One of the saddest days of my life was when my mother told me ‘Superman’ did not exist…she thought I was crying because it’s like Santa Claus is not real. I was crying because no one was coming with enough power to save us. Geoffrey Canada, Waiting for Superman
I don’t love documentaries across the board. Maybe I should (I know my father, husband, and more sophisticated friends think so) but I don’t. I’m generally drawn to those about children and teenagers; this is true when it comes to books and films alike. I’m sure that after Monday’s post on Bringing Up Bébé, this doesn’t come as a much of a revelation. I watched Mad Hot Ballroom back to back with Waiting for Superman last year for the fun of it (as it turns out, the fun of it involved a lot of crying).
At Christmas two years back, my father gave me a PBS documentary called Children Will Listen about a production of my favorite musical Into the Woods, put on at the Kennedy Center in New York by group of underprivileged students and a dedicated group of teachers and arts professionals. It reignited the dream I had when I went to college as a Theatre Education major; I wanted to open an after-school arts program for children whose parents couldn’t afford to send them to expensive classes. I have no idea how I would have funded such a program or who I would have found with the business savvy to balance out my flightiness when it comes to spreadsheets, but it was born out of an unwavering belief that all children deserve more than the bare minimum.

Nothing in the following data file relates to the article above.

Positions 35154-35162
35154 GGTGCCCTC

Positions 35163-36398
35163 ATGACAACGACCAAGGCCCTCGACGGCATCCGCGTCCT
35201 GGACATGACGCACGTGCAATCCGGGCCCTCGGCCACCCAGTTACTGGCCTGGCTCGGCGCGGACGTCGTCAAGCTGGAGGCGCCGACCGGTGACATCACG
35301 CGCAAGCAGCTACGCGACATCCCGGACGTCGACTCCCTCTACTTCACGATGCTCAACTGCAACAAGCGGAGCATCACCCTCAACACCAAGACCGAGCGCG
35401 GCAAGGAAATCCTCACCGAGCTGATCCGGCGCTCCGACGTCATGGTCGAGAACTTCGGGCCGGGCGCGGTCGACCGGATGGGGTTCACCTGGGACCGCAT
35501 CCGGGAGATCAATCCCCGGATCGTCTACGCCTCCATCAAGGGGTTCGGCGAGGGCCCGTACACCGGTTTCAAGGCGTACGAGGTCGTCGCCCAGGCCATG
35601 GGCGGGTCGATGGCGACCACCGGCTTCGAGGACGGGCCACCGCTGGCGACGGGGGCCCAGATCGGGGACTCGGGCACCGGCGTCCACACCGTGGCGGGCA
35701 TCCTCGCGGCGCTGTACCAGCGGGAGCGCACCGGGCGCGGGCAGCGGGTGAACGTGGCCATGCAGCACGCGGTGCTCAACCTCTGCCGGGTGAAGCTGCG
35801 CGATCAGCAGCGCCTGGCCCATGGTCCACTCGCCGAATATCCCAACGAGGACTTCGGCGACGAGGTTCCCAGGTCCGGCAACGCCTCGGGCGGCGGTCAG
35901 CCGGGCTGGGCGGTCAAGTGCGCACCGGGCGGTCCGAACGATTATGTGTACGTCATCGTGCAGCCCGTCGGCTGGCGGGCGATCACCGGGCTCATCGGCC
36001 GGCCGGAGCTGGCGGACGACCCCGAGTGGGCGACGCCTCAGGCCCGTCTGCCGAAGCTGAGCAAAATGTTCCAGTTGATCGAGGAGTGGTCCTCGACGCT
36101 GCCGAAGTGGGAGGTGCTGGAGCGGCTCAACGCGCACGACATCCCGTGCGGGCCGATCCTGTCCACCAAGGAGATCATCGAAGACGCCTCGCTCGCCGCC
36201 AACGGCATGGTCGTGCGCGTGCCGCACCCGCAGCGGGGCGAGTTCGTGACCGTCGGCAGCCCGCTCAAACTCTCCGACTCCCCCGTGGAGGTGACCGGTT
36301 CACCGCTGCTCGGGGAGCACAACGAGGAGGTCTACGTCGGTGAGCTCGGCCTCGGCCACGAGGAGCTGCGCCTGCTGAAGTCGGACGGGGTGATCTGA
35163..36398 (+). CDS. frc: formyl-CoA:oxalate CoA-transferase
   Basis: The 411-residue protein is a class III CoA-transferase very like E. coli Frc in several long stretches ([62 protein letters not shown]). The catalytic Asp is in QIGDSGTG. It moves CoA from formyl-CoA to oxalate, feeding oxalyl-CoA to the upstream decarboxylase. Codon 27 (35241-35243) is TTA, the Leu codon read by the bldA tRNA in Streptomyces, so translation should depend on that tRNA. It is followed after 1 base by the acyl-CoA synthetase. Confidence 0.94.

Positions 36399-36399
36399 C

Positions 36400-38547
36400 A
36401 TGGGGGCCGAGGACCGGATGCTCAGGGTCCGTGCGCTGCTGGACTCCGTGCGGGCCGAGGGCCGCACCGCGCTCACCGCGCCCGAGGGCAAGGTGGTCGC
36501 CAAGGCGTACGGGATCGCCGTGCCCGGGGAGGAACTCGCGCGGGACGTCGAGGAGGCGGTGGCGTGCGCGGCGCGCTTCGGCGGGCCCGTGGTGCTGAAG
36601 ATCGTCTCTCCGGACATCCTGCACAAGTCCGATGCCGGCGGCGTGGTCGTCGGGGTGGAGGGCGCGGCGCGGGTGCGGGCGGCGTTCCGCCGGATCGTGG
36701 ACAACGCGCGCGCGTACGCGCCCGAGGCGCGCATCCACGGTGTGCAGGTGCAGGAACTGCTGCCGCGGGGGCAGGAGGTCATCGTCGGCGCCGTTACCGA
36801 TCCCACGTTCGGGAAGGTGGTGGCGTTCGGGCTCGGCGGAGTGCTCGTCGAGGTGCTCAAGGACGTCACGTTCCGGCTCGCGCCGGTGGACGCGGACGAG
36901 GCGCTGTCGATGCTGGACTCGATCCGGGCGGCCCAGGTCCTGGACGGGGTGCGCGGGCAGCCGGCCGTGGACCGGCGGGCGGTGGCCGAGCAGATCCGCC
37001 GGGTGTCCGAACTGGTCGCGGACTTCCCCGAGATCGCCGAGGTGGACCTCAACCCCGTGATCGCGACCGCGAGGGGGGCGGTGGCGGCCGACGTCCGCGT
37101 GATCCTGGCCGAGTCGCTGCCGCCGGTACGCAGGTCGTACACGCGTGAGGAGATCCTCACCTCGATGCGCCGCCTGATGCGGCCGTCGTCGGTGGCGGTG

A month ago, we happened upon a new documentary called Being Elmo: A Puppeteer’s Journey. I watched it even though I hate muppets (and had always hated Elmo in particular). Kevin Clash, Elmo’s creator and a master puppeteer, started making puppets when he was in elementary school. He was sewing and building his own puppets and putting on shows in his neighborhood by his early teens. The film followed his whole career, but the part that drew me in was the old film taken by his family during his childhood – he was so focused, so passionate – he believed he had the ability to create magic.